“We’re very excited that Edu is joining the team. He has great experience and technical football knowledge and most importantly is a true Arsenal man. He understands the club and what we stand for to our millions of fans around the world.”
The clamour for ex-players to be appointed to roles within a club where they enjoyed success is a common and understandable one. Fans are nothing if not sentimental and nostalgia has a powerful pull on all of us. So much about being a supporter is tied up in self-identification that we are easily given to fond reminiscence.
Being a fan of a club is one of the few true constants in life and, therefore, we miss times gone by very easily. I don’t just miss the ‘Invincible’ era because Arsenal were really good and very successful, but because this era coincided with my days at university, one of the happiest times of my life. We miss the old days for our football teams because we miss being young, frankly speaking.
— Arsenal FC (@Arsenal) July 16, 2019
It’s the same reason for the retro shirt boom. Kit manufacturers are always trying to make suggestive nods to the past when they release a new shirt. Nostalgia sells. The arrival of Edu Gaspar this summer was preceded by two other former players- Steve Bould and Freddie Ljungberg- swapping jobs for the upcoming season. In the summer of 2018, Per Mertesacker became head of the Arsenal Academy.
Much has been made of the ‘Arsenalisation’ of the new broom behind the scenes. Chelsea and Manchester United have recently appointed inexperienced head coaches who happen to be club legends. When Raul Sanllehi said, of Edu, that “most importantly he is a true Arsenal man,” I do hope this was a bit of harmless PR speak.
That Edu played for the club for five years nearly 20 years ago is nice, but it is absolutely not the most important thing about his appointment and the same goes for Ljungberg, Mertesacker and Bould. Most important is that they are qualified for their roles. I would like to think everyone would agree that competence for the role is the most crucial factor.
But how important is it to be ‘an Arsenal man’ when undertaking a coaching or executive role? Is it of any marginal importance whatsoever? Well, the first thing to say is that it’s nothing new. Arsene Wenger had George Armstrong, Pat Rice and Liam Brady in leading roles and later on, Steve Bould replaced Rice as assistant manager. Wenger said it was important to him to keep those ‘Arsenal values’ inside the club while he found his feet.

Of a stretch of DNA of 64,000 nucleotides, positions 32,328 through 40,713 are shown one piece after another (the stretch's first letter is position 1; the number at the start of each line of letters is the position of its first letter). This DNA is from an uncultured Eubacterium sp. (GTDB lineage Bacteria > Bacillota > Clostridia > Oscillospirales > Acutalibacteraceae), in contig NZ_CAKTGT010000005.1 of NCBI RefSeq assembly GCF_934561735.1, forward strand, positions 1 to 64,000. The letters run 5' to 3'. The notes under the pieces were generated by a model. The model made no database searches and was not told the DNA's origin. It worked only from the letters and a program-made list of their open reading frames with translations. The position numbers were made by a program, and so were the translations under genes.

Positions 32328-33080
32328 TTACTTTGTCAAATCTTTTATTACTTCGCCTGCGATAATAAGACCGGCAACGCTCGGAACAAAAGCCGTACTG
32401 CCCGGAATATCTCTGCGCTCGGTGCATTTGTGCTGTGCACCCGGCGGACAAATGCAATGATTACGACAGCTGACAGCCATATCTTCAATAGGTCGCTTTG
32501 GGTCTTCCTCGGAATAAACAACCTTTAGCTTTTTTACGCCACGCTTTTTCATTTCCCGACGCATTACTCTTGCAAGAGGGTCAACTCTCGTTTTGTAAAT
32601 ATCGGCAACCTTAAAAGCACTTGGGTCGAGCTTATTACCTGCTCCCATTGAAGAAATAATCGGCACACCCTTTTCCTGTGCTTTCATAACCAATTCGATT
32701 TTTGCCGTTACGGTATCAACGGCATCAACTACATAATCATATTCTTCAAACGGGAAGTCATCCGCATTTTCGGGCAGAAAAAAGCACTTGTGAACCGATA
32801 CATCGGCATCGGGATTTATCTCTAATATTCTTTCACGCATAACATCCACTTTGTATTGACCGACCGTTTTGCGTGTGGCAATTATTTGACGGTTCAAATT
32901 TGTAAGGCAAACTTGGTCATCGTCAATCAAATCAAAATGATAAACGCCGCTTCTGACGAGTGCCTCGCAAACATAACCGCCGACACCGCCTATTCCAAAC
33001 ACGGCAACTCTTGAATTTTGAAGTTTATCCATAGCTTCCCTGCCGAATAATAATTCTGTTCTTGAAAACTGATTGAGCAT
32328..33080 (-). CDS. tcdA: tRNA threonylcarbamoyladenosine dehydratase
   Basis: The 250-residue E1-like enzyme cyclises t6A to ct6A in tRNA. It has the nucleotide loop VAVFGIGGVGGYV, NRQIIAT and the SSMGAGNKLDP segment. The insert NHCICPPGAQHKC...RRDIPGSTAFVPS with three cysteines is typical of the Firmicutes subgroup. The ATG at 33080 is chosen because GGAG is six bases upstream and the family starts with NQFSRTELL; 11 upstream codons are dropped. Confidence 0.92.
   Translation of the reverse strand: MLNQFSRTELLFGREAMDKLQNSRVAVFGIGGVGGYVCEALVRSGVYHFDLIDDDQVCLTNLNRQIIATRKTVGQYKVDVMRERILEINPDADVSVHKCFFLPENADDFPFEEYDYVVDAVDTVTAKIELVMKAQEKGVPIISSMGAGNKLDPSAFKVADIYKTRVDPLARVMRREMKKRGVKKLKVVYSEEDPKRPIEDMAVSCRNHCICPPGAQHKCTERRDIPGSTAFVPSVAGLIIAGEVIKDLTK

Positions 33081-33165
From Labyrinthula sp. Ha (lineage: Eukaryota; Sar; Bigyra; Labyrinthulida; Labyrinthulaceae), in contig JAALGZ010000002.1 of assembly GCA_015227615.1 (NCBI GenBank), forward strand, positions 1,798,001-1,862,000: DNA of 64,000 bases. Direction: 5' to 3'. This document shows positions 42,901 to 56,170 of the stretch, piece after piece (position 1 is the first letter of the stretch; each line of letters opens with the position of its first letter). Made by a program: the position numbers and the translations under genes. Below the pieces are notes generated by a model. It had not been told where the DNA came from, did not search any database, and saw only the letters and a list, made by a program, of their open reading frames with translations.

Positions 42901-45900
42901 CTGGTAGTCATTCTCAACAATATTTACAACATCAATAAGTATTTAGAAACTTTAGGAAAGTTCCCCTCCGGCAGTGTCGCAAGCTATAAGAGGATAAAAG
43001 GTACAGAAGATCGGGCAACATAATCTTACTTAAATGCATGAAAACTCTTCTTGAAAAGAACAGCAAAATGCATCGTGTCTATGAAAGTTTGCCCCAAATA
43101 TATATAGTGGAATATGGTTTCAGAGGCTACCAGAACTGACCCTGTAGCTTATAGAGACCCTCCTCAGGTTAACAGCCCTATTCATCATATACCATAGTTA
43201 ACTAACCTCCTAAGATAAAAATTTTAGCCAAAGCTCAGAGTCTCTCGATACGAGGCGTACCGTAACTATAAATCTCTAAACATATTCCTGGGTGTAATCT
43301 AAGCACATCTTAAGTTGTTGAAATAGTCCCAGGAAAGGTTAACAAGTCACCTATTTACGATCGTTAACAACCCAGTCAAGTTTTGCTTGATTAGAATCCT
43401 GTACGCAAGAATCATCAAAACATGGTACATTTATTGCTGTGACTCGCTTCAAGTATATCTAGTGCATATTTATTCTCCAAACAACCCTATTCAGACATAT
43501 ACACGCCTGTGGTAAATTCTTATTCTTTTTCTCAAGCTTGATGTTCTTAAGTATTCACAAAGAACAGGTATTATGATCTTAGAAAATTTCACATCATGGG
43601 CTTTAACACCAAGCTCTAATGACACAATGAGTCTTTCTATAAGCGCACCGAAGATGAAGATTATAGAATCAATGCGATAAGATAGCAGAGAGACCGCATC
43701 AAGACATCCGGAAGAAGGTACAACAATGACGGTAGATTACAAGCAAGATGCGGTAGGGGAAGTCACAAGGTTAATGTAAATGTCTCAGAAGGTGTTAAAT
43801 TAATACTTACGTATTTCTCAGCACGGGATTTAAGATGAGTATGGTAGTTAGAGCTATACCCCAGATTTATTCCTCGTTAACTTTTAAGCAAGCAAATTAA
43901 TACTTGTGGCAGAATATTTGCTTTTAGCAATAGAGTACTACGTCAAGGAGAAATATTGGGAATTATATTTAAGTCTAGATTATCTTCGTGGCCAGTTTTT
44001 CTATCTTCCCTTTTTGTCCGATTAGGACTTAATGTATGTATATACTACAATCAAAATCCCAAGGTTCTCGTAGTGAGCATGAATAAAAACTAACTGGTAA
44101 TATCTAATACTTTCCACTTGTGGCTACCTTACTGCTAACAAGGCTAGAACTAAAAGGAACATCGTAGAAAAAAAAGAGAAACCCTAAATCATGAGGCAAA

With Arsene now gone and Arsenal owned by a distant entity, a lot of supporters have begun to feel that the club is mired in an identity crisis. Promoting Freddie Ljungberg and appointing Edu, with Mertesacker already in situ, is a neat way of handling that identity crisis in PR terms. As much as fans clamour for old faces, what always strikes me is how it’s never the players you expect that return.
For all the talk of Tony Adams, captain fantastic, returning to the club, it’s Steve Bould who has enjoyed more than a decade in a coaching role. Gilles Grimandi became one of Wenger’s most trusted lieutenants. From the Invincibles era, the talk has been of Vieira, Henry or Bergkamp making a hero’s return. I am not sure many would have bet money on Edu and Ljungberg being at the forefront of a new era for the Gunners over a decade after their playing careers at the club concluded.
Arsenal's newly-appointed technical director Edu wants everyone at the club to return to the winning mentality which made Arsene Wenger's side invincible.
— Sky Sports Premier League (@SkySportsPL) July 20, 2019
This, also, is nothing new. From the era defining team of the 1930s, Hapgood, Bastin and James never returned, but the less revered Jack Crayston and George Swindin did. Neither were hugely successful as the Gunners failed with a policy of nostalgia, designed to try and rekindle their 1930s heyday in the more difficult post-war era.